It’s half term. As a child it used to be the week that you looked forward to for ages. Whether you were seven years old and had nothing to do except to boomerang between playing with all of your toys and complaining about being bored, or slightly older and spent the whole week putting off doing one hour of homework, it was an amazing time. But now all half term means is that there are suddenly children under foot on the way to work, and getting in your way when you nip to Pret at lunch time. If you’re not the kind of person who likes kids, though, it’s not ideal. And because we’re all about everybody’s happiness we’ve put together some suggestions for some activities that are likely to be well and truly child-free:
There’s a whole load of booze tasting events – with much more classy and professional-sounding names, of course – going on in the city, where you’re guaranteed to find a break from the kids that have suddenly started appearing everywhere. Of course, that does mean they’ll miss out on getting a basic wine education, but on the flip side they’ll have something magical to look forward to learning about later in life.
Kids are notorious for their love of sitting still, and being quiet, and taking some time to reflect on their day and rebalance their- Oh wait. No. Our bad. They like to run around and make noise and mess (we are, of course, generalising) and a group of people sitting in a room and trying to relax in silence basically goes against everything they stand for. So feel free to relax in some totally child-free surroundings.
Ok, we weren’t really sure what to call these. There are a whole host of talks and sessions across the city designed to help you with all kinds of issues. For example not being able to let go of the past, not being able to flirt, or needing help with public speaking. If we were kids, we can’t imagine anything worse than a room full of complaining adults, so we’re pretty sure you’ll be safe there.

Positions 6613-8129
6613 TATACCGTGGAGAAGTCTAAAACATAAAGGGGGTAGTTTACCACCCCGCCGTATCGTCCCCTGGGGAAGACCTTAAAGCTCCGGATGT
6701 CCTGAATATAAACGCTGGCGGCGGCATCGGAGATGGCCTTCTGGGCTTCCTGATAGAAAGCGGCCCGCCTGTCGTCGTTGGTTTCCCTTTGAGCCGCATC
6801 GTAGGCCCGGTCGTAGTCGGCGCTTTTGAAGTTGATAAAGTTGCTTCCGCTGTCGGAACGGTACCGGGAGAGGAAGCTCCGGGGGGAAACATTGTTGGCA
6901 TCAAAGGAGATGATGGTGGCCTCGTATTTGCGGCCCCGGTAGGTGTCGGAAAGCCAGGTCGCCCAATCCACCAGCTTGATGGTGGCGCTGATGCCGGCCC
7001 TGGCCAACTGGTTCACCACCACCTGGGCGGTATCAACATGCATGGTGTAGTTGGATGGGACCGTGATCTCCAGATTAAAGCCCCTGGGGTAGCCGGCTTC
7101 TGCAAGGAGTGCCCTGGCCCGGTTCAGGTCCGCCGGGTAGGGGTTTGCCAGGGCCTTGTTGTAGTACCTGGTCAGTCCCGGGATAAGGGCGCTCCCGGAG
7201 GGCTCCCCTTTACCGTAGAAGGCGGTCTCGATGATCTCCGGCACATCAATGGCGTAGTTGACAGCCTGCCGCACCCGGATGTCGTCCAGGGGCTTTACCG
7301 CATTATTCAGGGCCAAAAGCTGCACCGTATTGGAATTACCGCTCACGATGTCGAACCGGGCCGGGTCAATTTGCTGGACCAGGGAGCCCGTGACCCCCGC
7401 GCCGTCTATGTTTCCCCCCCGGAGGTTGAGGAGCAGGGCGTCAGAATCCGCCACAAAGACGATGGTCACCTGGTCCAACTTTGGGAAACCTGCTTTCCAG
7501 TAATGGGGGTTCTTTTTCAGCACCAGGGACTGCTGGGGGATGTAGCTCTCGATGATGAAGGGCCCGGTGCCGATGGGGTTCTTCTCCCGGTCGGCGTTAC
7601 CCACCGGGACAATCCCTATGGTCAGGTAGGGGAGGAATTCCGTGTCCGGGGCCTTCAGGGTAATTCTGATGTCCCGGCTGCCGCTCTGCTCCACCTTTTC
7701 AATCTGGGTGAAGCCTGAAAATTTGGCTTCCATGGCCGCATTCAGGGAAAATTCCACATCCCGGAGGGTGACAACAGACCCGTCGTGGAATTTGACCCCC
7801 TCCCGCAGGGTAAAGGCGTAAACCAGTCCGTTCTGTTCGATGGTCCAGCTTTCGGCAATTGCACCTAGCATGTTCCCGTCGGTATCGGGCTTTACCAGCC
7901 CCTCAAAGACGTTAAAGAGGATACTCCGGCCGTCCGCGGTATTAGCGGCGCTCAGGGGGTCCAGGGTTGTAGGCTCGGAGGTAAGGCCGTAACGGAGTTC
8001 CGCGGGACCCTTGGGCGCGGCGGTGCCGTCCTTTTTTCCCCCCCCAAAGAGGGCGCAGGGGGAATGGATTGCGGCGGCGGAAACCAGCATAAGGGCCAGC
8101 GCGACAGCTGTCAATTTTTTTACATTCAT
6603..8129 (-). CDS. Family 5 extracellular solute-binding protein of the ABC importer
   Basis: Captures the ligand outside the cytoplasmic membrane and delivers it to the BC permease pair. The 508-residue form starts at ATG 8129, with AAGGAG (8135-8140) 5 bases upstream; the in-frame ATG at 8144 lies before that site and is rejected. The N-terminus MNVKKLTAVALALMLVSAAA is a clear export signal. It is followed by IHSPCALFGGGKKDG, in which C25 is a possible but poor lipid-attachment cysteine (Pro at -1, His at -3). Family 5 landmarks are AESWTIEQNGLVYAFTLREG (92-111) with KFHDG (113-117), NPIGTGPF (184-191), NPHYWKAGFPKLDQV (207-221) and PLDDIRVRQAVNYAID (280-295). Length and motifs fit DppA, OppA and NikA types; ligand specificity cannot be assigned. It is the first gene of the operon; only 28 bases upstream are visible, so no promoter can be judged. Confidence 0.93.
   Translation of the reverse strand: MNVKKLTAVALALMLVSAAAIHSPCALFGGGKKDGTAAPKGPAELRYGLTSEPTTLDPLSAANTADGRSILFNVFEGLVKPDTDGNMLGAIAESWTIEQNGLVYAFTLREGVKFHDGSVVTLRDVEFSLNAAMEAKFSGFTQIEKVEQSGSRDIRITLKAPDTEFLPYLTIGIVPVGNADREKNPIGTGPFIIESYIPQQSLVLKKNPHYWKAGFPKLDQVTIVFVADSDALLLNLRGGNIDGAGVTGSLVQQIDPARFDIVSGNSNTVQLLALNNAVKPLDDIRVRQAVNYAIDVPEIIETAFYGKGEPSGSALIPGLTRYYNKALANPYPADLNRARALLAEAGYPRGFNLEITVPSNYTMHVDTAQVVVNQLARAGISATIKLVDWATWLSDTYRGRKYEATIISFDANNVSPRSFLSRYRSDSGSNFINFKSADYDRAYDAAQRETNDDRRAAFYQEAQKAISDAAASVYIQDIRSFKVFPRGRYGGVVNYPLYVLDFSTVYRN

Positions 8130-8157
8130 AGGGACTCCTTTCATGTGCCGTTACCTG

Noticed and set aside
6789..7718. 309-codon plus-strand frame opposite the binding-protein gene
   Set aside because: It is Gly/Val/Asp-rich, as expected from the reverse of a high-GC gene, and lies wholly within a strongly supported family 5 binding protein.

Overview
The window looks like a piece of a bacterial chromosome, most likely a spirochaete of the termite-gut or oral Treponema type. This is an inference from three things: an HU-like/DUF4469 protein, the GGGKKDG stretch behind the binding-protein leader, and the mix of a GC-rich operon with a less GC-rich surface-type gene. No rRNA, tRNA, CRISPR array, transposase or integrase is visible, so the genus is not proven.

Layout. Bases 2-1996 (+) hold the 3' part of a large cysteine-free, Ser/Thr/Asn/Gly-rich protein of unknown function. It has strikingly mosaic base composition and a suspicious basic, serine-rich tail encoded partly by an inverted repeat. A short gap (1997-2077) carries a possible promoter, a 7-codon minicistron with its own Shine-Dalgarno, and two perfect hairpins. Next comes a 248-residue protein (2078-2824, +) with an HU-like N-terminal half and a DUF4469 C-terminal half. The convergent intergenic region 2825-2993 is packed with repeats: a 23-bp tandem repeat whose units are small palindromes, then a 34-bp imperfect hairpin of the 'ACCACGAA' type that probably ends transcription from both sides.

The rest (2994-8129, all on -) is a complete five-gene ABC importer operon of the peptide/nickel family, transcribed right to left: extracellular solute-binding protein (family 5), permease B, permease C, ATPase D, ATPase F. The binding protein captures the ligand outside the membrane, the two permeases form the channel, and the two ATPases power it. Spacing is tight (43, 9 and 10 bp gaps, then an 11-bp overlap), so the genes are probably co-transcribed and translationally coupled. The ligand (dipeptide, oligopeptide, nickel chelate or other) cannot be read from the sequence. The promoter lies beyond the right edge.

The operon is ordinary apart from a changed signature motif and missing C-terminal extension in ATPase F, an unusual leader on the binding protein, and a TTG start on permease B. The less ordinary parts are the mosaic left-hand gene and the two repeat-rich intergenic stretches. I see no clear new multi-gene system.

“Wait, what do you mean Hannah Montana isn’t singing it? Then why would I be interested?” With the exception of those really good, championship-winning ballroom dancing children we doubt that ballroom dancing would really appeal to most children, so we feel pretty confident that we can guarantee you a child-free evening.
A child’s top three favourite foods: Sweets, chicken nuggets, raw fish. Except maybe we got that last one wrong. In fact, we’re very sure we did. Not that there aren’t some children who love a bit of sushi, but we’re fairly sure you’ll find a bit of peace and quiet in this room full of potentially dangerous kitchen utensils and confused grown ups trying to use those roll-y mats they all thought would be easy.
Children are wusses. They also don’t like to walk long distances. We may be being slightly unfair but we’re sticking to our massive generalisation. You’re unlikely to run into any children on a walking tour that delves into London’s grisly, ghost-ridden past because it combines two of the things they dislike. We’re actually a little bit wary of the ghost element, on account of never actually growing out of being massive wusses ourselves.
You know what kids love even more than an evening of short films and general cultured-ness? An evening of Spanish-language short films and even more general cultured-ness. Battersea Spanish’s event actually does sound great, but we suspect it’s not going to be up the local eight-year-old’s street. And that is just fine by us.